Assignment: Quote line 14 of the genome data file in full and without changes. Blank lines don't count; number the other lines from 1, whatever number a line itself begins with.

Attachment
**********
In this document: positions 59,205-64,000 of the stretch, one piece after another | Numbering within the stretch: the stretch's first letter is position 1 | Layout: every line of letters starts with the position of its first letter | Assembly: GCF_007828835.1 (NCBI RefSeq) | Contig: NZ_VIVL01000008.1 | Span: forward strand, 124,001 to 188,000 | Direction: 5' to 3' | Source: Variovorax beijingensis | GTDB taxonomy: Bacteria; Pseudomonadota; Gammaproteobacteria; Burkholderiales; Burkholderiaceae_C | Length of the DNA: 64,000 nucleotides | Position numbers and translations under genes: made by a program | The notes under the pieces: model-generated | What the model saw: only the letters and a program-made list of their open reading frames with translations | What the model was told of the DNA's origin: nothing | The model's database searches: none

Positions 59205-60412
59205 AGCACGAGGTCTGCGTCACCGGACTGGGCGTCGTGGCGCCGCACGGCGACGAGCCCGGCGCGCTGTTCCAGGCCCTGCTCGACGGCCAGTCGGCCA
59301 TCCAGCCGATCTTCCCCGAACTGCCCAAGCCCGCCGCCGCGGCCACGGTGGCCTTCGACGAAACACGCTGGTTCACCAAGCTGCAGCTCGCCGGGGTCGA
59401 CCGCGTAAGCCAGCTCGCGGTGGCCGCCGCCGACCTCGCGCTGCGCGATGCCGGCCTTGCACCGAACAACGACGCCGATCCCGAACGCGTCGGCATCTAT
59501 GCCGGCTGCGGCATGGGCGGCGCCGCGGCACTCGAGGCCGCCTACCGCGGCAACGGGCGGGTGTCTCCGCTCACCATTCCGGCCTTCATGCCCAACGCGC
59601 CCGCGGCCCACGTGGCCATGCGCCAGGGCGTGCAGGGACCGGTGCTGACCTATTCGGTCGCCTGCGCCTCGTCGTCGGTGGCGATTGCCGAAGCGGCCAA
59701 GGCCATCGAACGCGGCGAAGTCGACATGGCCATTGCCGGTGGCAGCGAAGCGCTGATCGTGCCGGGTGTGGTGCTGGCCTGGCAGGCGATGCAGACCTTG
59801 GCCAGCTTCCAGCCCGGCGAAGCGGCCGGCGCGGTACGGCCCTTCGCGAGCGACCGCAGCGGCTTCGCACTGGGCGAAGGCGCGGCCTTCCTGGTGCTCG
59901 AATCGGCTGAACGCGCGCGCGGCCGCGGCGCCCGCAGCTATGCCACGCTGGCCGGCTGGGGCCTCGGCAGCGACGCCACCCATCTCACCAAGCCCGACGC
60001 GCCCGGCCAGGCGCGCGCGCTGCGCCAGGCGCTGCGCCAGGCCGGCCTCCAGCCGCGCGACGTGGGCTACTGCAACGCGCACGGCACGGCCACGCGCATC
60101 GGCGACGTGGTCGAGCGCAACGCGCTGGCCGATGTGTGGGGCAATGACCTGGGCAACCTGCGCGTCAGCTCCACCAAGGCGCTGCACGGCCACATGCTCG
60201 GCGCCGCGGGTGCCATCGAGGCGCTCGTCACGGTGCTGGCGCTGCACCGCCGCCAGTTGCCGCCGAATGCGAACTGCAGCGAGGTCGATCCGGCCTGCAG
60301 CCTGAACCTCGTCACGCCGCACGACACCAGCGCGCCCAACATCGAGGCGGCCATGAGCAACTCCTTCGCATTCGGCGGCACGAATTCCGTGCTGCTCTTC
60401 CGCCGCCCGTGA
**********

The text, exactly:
60301 CCTGAACCTCGTCACGCCGCACGACACCAGCGCGCCCAACATCGAGGCGGCCATGAGCAACTCCTTCGCATTCGGCGGCACGAATTCCGTGCTGCTCTTC